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hello guys.... I have time in char[] format but I need to convert it to CString. Here is what I have but it does not work

C++
GetSystemTime(&t);
char time[60] = "";
char y[20],mon[20],d[20],h[20],min[20],s[20];

sprintf(y, "%d", t.wYear);
sprintf(d, "%d", t.wDay);
sprintf(mon, "%d", t.wMonth);
sprintf(h, "%d", t.wHour+5);
sprintf(min, "%d", t.wMinute);
sprintf(s, "%d", t.wSecond);

strcat(time,d);
strcat(time,"/");
strcat(time, mon);
strcat(time,"/");
strcat(time, y);
strcat(time," ");
strcat(time,h);
strcat(time,":");
strcat(time, min);
strcat(time,":");
strcat(time, s);

CString m_strFileName = time;
Posted
Comments
wizardzz 4-Mar-11 16:43pm
   
Seriously, have you tried google yet?
   
Wow!
--SA
AmbiguousName 5-Mar-11 8:00am
   
@wizardzz....yup, for almost 3 and a half hours I googled this.
mbue 5-Mar-11 8:52am
   
you can't use colon within a file name! Thats all, see:
http://msdn.microsoft.com/en-us/library/aa368590%28VS.85%29.aspx
Regards.

Try this :

CString m_strFileName = new CString(time);
   
Comments
   
Well, a 5.
--SA
overloaded Name wrote:
That did not work for me. Actually I am recording my voice using MIC and I want to save this audio file with the name of current date.

If you have a file extension, then the best place to put it would be in the sprintf/CString::Format call while formatting the date string.
Also, generally when formatting a date for a file name, it is done in reverse order yyyy/mm/dd so that sorting works correctly in the Windows Explorer.

1 Final thing before I jump into some code: there are invalid characters for file names in Windows, among these are both the slash characters [EDIT] and the colon character[/EDIT]. Generally dots or dashes are used instead for file names.
My solutions use the slashes and date format you use, keeping with your code, but you should change at least the slashes if you are using it for file names.

Let me provide a few solutions for you:
1: Similar to what you had:
char time[60];
sprintf(time, "%u/%u/%u %u:%u:%u", t.wDay, t.wMonth, t.wYear, t.wHour + 5, t.wMinute, t.wSecond);
CString m_strFileName(time); //This uses the CString::CString(const char *) constructor
//Note: If m_strFileName is a member variable of a class (as the m_ suggests), then you should use the = operator and not the variable declaration like this:
m_strFileName = time; //This variable is already defined in the class definition


2: Using CString::Format[^]:
CString m_strFileName; //Note: This is only needed if m_strFileName is not a member variable of a class
m_strFileName.Format("%u/%u/%u %u:%u:%u", t.wDay, t.wMonth, t.wYear, t.wHour + 5, t.wMinute, t.wSecond);


3: Why are you using a CString?
If it is not a member variable of a class, then you don't need to use a CString you can use time directly.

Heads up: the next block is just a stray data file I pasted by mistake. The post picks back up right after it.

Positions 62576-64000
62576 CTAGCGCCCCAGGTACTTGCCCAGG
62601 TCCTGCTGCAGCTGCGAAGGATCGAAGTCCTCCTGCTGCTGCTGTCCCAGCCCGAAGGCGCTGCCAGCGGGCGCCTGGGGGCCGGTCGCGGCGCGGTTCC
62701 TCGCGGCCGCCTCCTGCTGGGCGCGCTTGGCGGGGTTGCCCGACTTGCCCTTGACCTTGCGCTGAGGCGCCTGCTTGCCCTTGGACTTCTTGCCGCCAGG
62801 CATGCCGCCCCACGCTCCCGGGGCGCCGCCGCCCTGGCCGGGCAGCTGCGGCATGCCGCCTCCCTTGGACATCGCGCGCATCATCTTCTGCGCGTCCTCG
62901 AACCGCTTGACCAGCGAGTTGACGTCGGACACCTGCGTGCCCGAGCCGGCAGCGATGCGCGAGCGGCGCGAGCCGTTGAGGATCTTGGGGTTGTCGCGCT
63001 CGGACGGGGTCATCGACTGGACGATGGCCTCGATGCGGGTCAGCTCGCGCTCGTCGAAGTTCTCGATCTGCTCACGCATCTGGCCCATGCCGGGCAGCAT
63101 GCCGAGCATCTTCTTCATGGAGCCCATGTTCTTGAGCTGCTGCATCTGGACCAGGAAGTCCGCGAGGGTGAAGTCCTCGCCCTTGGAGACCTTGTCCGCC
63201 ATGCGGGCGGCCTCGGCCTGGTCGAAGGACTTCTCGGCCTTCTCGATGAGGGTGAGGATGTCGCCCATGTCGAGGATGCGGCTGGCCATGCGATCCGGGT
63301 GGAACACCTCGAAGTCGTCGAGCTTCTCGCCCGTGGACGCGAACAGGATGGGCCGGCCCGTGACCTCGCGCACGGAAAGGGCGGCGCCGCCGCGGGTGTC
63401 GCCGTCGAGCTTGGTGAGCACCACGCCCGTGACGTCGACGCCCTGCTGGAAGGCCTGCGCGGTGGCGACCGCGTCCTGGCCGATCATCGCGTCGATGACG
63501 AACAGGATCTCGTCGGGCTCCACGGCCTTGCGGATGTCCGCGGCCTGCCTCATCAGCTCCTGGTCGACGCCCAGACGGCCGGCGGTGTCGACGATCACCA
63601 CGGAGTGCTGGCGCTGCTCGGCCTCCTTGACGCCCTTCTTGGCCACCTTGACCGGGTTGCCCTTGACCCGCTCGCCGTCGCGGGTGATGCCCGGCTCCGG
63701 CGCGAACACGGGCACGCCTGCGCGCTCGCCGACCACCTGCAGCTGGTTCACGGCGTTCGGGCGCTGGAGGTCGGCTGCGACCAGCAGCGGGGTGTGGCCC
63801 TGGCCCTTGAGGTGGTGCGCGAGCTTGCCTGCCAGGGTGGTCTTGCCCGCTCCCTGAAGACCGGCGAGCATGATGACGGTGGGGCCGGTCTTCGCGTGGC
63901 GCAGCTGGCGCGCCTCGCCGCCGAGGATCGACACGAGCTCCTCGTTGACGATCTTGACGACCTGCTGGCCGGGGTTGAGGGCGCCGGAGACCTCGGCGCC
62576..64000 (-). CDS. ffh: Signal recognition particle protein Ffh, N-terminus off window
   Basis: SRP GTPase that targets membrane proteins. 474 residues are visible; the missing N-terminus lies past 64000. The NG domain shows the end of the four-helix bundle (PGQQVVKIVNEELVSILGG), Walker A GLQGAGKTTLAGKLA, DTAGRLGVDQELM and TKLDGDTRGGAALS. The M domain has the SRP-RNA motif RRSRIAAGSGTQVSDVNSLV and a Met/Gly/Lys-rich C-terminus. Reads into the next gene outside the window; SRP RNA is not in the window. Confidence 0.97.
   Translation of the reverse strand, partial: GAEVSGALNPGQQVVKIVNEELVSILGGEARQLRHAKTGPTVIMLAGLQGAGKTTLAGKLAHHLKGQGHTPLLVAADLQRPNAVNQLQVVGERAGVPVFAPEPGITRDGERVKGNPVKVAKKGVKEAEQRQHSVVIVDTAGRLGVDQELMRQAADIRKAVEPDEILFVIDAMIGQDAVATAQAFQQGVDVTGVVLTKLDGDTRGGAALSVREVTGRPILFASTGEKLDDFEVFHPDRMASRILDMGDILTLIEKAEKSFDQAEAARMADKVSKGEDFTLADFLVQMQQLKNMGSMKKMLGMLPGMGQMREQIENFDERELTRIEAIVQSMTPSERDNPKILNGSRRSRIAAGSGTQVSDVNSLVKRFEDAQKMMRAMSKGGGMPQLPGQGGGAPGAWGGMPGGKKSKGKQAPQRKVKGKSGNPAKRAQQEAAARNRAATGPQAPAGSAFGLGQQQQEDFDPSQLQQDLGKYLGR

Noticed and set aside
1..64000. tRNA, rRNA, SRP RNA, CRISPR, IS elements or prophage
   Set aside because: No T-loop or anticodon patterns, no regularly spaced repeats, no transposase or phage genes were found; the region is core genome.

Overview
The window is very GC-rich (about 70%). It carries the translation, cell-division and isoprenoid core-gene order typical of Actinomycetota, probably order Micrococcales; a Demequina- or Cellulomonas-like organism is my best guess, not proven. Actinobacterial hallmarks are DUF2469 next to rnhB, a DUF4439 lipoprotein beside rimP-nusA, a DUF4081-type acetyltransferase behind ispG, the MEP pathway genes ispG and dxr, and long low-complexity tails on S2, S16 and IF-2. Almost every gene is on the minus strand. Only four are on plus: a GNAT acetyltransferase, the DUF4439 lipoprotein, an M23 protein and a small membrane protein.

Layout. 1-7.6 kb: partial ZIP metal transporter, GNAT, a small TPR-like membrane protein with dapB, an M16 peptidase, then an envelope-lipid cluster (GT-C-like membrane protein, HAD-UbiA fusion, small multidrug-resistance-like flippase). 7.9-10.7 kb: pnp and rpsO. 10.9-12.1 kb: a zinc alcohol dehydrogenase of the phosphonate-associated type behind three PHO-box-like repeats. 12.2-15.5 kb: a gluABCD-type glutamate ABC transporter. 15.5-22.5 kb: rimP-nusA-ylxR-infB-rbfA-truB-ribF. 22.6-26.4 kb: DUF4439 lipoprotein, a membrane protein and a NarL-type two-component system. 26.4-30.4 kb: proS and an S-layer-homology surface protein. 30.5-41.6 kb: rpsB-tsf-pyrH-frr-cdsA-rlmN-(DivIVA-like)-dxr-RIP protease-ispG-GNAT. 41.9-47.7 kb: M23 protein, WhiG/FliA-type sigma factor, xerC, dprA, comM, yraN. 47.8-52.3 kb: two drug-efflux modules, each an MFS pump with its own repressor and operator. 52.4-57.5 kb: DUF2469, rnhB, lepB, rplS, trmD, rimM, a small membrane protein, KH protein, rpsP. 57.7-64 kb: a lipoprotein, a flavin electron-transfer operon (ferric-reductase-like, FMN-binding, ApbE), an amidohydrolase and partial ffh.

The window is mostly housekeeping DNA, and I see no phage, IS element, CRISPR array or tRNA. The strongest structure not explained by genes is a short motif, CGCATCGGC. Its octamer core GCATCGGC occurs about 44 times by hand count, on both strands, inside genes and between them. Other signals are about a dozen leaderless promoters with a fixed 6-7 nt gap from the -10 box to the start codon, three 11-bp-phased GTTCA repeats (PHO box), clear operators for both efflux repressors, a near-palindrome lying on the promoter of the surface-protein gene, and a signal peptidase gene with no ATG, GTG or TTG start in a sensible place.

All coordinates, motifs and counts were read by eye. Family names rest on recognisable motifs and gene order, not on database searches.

char time[60];
sprintf(time, "%u/%u/%u %u:%u:%u", t.wDay, t.wMonth, t.wYear, t.wHour + 5, t.wMinute, t.wSecond);
FILE *pFile = fopen(time, "w");
//or...
HANDLE hFile = CreateFile(time, ...);


overloaded Name wrote:
Now if I can convert this into CString, then I"ll use CString's GetBuffer() method to convert it into LPSTR. Unfortunately im very poor in these sort of conversions.

No. CString::GetBuffer[^] is used for getting a mutable buffer of the CString that you can write to, generally as the buffer for sprintf, GetModuleFilename, ... functions.

If you just want the value of the string for reading, use the casting operator like this:
CString str("hello");
printf("%s\n", (LPCSTR)str); //The cast operator here gets a read-only value of the string
   
v2
Comments
AmbiguousName 5-Mar-11 8:38am
   
Thank You very much. This was reeeeeeaaaaaaaaally helpful.
Be careful of the character set.
Starting with VS 2008 (or possibly 2005 which I didn't use much) Unicode is the default characters set for new projects.
If this is the case, the CString will be in Unicode and time will be in ASCII. Character conversions are not done by default.
If this is the case, either:
Change this in the General Project Properties to "Not Set" (easier), or
Change your code to #include <tchar.h> and change things like strcat to _tcscat. Check MSDN or google for "visual studio tchar" for more details if you cant understand it. (better)

Also, a note on performance. What is wrong with just using this
char time[60]; //Count the characters used. Max is 20 including the '\0' if the values are valid.
sprintf(time, "%u/%u/%u %u:%u:%u", t.wDay, t.wMonth, t.wYear, t.wHour + 5, t.wMinute, t.wSecond);

It does the same as your code, but uses less memory, executes faster and takes less lines of code.

This is better because:
char time[60] = ""; will allocate 60 bytes of space in the .exe file whereas char time[60] will only push 60 bytes onto the stack when required without allocating space in the .exe. Slightly smaller file size.
You are using less buffers, which requires less space on the stack.
You are copying less memory around without the strcat.
%u is unsigned, %d is signed, unless you want negative dates or times a good convention is to use unsigned numbers when printing.
   
Comments
AmbiguousName 5-Mar-11 8:04am
   
That did not work for me. Actually I am recording my voice using MIC and I want to save this audio file with the name of current date. Thats why I am looking for this solution. Now if I can convert this into CString, then I"ll use CString's GetBuffer() method to convert it into LPSTR. Unfortunately im very poor in these sort of conversions.

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